Transparency is PR gold. Transparency requires courage, honesty and humility. The public loves transparency because the public is comprised of adults who understand the inevitability of bad news and the value taking responsibility. Without transparency nothing moves forward.
So adding transparency to the customer experience is a wise PR strategy for Chick-fil-A particularly after a recent spate of controversy over the gay marriage issue. As an overture to the public, Chick-fil-A is offering customers instant behind-the-counter tours of any of its 1,700 franchises at any time. So if you have run out of ideas about where to take your next date, you’re in luck. Chick-fil-A has the utmost confidence you’ll be impressed by its dedication to clean facilities and healthy ingredients.
This PR stunt is designed to have people like us write blog posts and create buzz drawing attention to Chick-fil-A’s newest menu items, the Grilled Chicken Cool Wrap and updated salads. (So done and done. Well played Chick-fil-A.) However, Chick-fil-A may be overestimating the public’s interest in witnessing how their food is made. This isn’t foie gras. It’s fast food. Most people wouldn’t choose to work in a Chick-fil-A kitchen for money let alone spend their free time in one. Seriously, Chick-fil-A?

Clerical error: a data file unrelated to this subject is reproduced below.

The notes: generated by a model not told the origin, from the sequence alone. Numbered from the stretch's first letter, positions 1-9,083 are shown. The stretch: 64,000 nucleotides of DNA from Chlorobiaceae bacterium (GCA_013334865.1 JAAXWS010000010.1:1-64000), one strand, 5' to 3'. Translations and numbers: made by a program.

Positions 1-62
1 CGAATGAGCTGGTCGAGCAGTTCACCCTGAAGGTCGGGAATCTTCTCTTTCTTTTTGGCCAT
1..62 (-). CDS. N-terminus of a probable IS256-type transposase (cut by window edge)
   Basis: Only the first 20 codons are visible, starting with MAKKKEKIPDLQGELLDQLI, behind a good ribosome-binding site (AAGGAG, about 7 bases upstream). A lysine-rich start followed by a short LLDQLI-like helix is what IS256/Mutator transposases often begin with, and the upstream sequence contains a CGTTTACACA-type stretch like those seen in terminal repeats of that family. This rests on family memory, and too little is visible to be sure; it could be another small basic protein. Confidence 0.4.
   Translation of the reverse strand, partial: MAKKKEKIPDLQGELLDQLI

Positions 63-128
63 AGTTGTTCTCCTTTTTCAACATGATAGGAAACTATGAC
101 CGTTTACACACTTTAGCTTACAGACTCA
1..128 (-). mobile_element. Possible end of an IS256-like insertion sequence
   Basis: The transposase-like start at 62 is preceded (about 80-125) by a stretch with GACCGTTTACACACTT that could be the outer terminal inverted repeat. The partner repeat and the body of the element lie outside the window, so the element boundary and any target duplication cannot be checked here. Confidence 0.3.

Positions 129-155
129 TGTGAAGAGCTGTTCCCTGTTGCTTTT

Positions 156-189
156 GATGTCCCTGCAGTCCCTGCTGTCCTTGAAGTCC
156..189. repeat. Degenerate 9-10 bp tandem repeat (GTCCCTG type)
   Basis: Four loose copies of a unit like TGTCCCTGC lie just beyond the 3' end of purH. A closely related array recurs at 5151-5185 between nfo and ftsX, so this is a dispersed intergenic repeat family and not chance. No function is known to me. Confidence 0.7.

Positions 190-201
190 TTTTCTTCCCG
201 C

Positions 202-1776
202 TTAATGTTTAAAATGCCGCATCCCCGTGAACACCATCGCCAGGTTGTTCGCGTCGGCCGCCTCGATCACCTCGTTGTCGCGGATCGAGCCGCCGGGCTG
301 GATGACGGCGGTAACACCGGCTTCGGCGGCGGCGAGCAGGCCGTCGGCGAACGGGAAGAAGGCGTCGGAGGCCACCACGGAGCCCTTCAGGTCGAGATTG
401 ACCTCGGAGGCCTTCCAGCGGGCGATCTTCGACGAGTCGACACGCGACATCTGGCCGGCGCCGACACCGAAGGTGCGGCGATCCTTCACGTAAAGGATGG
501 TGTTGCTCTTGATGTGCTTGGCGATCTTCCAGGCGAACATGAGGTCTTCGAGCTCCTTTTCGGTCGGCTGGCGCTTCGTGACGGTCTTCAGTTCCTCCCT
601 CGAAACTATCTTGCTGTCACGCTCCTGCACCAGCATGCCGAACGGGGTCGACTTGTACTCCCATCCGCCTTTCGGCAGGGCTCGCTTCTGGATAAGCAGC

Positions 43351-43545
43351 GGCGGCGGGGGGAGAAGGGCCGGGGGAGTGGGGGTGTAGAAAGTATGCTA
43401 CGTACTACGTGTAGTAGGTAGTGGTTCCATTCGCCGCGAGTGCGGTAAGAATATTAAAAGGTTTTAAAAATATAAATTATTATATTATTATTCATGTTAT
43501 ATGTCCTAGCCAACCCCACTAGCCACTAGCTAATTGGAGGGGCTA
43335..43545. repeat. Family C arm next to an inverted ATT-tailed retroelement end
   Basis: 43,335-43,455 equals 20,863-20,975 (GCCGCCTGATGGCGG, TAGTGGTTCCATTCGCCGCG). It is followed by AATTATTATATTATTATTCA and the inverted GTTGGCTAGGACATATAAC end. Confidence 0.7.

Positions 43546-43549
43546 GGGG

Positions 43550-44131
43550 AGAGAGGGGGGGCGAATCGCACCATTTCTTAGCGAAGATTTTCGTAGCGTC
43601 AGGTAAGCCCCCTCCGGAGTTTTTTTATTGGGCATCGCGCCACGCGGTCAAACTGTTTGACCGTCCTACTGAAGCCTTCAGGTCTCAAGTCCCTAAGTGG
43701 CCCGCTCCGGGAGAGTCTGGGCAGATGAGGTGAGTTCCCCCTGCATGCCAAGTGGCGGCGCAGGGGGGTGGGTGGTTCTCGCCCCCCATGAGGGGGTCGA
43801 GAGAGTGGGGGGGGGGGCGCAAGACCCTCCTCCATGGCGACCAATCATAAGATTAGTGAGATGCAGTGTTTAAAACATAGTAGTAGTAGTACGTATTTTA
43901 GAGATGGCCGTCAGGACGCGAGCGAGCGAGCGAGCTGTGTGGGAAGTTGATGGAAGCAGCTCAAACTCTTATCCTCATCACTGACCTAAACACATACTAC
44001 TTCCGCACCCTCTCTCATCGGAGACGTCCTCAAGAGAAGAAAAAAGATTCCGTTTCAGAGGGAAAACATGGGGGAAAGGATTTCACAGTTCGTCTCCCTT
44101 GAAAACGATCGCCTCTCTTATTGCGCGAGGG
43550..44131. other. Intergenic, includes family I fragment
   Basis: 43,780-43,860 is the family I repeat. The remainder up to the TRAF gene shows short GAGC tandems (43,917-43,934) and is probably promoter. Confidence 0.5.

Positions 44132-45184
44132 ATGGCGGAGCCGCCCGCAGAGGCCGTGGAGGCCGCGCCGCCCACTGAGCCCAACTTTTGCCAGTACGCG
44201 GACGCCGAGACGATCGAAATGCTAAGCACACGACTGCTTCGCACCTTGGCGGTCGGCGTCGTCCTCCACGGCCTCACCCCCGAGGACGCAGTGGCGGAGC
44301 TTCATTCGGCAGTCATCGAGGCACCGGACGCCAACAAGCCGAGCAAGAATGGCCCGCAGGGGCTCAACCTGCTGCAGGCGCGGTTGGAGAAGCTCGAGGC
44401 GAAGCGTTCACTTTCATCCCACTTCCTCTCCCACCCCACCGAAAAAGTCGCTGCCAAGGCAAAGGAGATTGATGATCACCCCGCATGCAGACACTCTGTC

The public understands that our culture is changing and fast food chains need to keep up with evolving palates. Chick-fil-A has been on the winning arc of that trend, whereas burger brands such as McDonald’s and Burger King have struggled to adjust. Nevertheless, just as the public doesn’t want to see chickens slaughtered on premise as a guarantee of freshness, we really don’t want to see chicken sandwiches made either.
The idea is sound in theory. But how many times have you been in a Subway and witnessed your Italian BMT being made? The promotional images don’t exactly match the counter’s haphazard reality with the scattered shreds of lettuce, the black olive pieces in the pickle bin, the ranch dressing smears or the sandwich maker who wipes his nose? Yet the public loves Subway.
But Chick-fil-A isn’t Subway. Being allowed behind the counter is a different experience, particularly when you can talk with the managers and ask them how they feel about gay marriage. That’s real transparency.
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